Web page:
Public comment lasted from 8:30 p.m. until about 11 p.m. The council discussion that followed was brief. It quickly became clear that support for iCANN was unanimous. Councilman Darryl Moore made the motion to choose iCANN as the fourth dispensary, but also said he looked forward to increasing the number of dispensaries in Berkeley and complimented all the applicants for their professionalism.


Councilman Laurie Capitelli said he was pleased to see the labor agreement iCANN had put in place. But he and others said the equity issue was to him the most important factor. Of iCANN, he said: “It’s minority owned, minority supported in a minority neighborhood. That’s the key for making them No. 1 for me.”

Councilman Max Anderson said there had long been concerns among city leaders that the dispensaries “could turn into a burgeoning industry without equity and without diversity,” and had pledged to work to avoid that. “We may have missed some opportunities regarding equity in this city before, but there’s no reason for us to miss this opportunity.”

(Many of the applicants pointed out earlier in the night that they were diverse and representative organizations, too.)

Council members also said they believed Taylor to be a strong leader who would serve the community well.

Sue Taylor, at right, and supporters, as they listened to the council discussion about dispensary selection. Photo: Emilie Raguso
Sue Taylor, right, and supporters, as they listened to the council discussion about dispensary selection. Photo: Emilie Raguso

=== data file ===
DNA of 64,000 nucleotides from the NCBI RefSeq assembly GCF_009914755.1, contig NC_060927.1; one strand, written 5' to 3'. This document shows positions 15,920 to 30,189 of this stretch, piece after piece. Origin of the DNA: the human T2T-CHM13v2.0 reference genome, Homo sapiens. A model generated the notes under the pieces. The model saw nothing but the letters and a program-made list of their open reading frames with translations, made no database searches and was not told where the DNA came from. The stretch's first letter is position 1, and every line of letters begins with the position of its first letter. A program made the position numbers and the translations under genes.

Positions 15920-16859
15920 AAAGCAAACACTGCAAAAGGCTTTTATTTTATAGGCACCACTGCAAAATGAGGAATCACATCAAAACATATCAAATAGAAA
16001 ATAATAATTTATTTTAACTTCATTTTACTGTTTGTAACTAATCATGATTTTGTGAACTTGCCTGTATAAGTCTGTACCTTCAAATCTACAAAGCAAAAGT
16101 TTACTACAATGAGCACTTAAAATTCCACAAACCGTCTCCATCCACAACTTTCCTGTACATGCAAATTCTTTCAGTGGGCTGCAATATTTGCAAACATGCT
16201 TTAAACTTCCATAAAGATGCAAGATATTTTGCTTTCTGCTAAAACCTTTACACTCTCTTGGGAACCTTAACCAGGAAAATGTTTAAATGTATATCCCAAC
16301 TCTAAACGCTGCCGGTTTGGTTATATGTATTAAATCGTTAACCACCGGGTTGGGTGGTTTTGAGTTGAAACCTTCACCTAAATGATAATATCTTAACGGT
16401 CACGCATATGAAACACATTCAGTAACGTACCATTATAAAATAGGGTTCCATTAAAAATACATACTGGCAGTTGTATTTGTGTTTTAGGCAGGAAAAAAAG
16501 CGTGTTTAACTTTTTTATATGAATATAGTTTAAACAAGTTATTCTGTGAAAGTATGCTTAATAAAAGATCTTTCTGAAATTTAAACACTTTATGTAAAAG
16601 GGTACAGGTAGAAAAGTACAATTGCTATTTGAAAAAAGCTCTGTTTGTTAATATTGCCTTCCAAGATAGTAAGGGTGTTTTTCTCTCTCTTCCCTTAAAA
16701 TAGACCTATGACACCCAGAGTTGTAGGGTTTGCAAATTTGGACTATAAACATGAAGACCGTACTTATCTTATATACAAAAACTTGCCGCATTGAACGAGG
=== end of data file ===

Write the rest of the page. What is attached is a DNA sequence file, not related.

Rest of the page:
It was Councilman Kriss Worthington who made the motion early in the night to have the city look into increasing the number of dispensaries to six. Councilman Moore asked staff to bring back those changes to council “as fast as humanly possible.” Staff said the item could reach the Planning Commission as soon as June 15.

Council members Linda Maio and Lori Droste said the vote — which was not part of the originally published agenda — felt like it was coming too fast without enough public comment. They abstained from the vote, and Mayor Tom Bates was the lone “no” vote on the subject.


Said Anderson: “We took a very cautious approach and that cautious approach has led us to a field of very qualified applicants.… For us to put brakes on it and parameters on it now seems to run contrary to the public will.”

Worthington, Bates and Jesse Arreguín all said they would like to see the Amoeba application get the next slot, if it opens up, while Moore said it didn’t seem fair to anyone to have that discussion Tuesday night.

Charley Pappas, chair of Berkeley’s Medical Cannabis Commission, said he was pleased to see the move to increase the number of dispensaries in the city. He had just a few words to say before council took that vote: “I feel like I’m in a dream here.”

See the list of all six dispensary applicants, and find links to their applications to learn more.

Related:
Berkeley commission shortlists 3 for cannabis dispensary (02.05.16)
Finalists pitch for Berkeley’s fourth cannabis dispensary (02.01.16)
6 groups vying for dispensary permit hold meetings (11.10.16)

Do you rely on Berkeleyside for local news? Support independent journalism by becoming a Berkeleyside member for $10 a month or even less, or by making a one-time donation.